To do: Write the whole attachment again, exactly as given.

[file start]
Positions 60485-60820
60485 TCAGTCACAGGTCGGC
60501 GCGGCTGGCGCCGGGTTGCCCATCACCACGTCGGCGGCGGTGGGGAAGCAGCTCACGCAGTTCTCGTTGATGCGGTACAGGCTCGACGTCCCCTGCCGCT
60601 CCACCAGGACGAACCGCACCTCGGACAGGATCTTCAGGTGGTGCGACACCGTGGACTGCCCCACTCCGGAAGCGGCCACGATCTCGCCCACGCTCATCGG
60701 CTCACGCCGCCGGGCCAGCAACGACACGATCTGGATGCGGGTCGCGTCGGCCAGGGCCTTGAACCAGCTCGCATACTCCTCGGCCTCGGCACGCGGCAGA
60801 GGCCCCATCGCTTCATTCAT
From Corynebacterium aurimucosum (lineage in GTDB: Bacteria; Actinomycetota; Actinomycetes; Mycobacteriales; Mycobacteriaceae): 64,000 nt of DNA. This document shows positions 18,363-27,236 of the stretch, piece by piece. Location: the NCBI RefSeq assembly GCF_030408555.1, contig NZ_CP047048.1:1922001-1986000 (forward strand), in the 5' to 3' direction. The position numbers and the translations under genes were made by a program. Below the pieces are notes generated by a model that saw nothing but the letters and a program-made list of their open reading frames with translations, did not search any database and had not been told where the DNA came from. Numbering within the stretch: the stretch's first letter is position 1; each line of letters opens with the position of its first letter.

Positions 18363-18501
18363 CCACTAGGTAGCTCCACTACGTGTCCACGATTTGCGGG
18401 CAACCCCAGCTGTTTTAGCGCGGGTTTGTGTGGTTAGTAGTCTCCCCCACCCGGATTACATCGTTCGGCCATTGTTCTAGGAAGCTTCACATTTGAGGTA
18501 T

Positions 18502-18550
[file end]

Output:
Positions 60485-60820
60485 TCAGTCACAGGTCGGC
60501 GCGGCTGGCGCCGGGTTGCCCATCACCACGTCGGCGGCGGTGGGGAAGCAGCTCACGCAGTTCTCGTTGATGCGGTACAGGCTCGACGTCCCCTGCCGCT
60601 CCACCAGGACGAACCGCACCTCGGACAGGATCTTCAGGTGGTGCGACACCGTGGACTGCCCCACTCCGGAAGCGGCCACGATCTCGCCCACGCTCATCGG
60701 CTCACGCCGCCGGGCCAGCAACGACACGATCTGGATGCGGGTCGCGTCGGCCAGGGCCTTGAACCAGCTCGCATACTCCTCGGCCTCGGCACGCGGCAGA
60801 GGCCCCATCGCTTCATTCAT
From Corynebacterium aurimucosum (lineage in GTDB: Bacteria; Actinomycetota; Actinomycetes; Mycobacteriales; Mycobacteriaceae): 64,000 nt of DNA. This document shows positions 18,363-27,236 of the stretch, piece by piece. Location: the NCBI RefSeq assembly GCF_030408555.1, contig NZ_CP047048.1:1922001-1986000 (forward strand), in the 5' to 3' direction. The position numbers and the translations under genes were made by a program. Below the pieces are notes generated by a model that saw nothing but the letters and a program-made list of their open reading frames with translations, did not search any database and had not been told where the DNA came from. Numbering within the stretch: the stretch's first letter is position 1; each line of letters opens with the position of its first letter.

Positions 18363-18501
18363 CCACTAGGTAGCTCCACTACGTGTCCACGATTTGCGGG
18401 CAACCCCAGCTGTTTTAGCGCGGGTTTGTGTGGTTAGTAGTCTCCCCCACCCGGATTACATCGTTCGGCCATTGTTCTAGGAAGCTTCACATTTGAGGTA
18501 T

Positions 18502-18550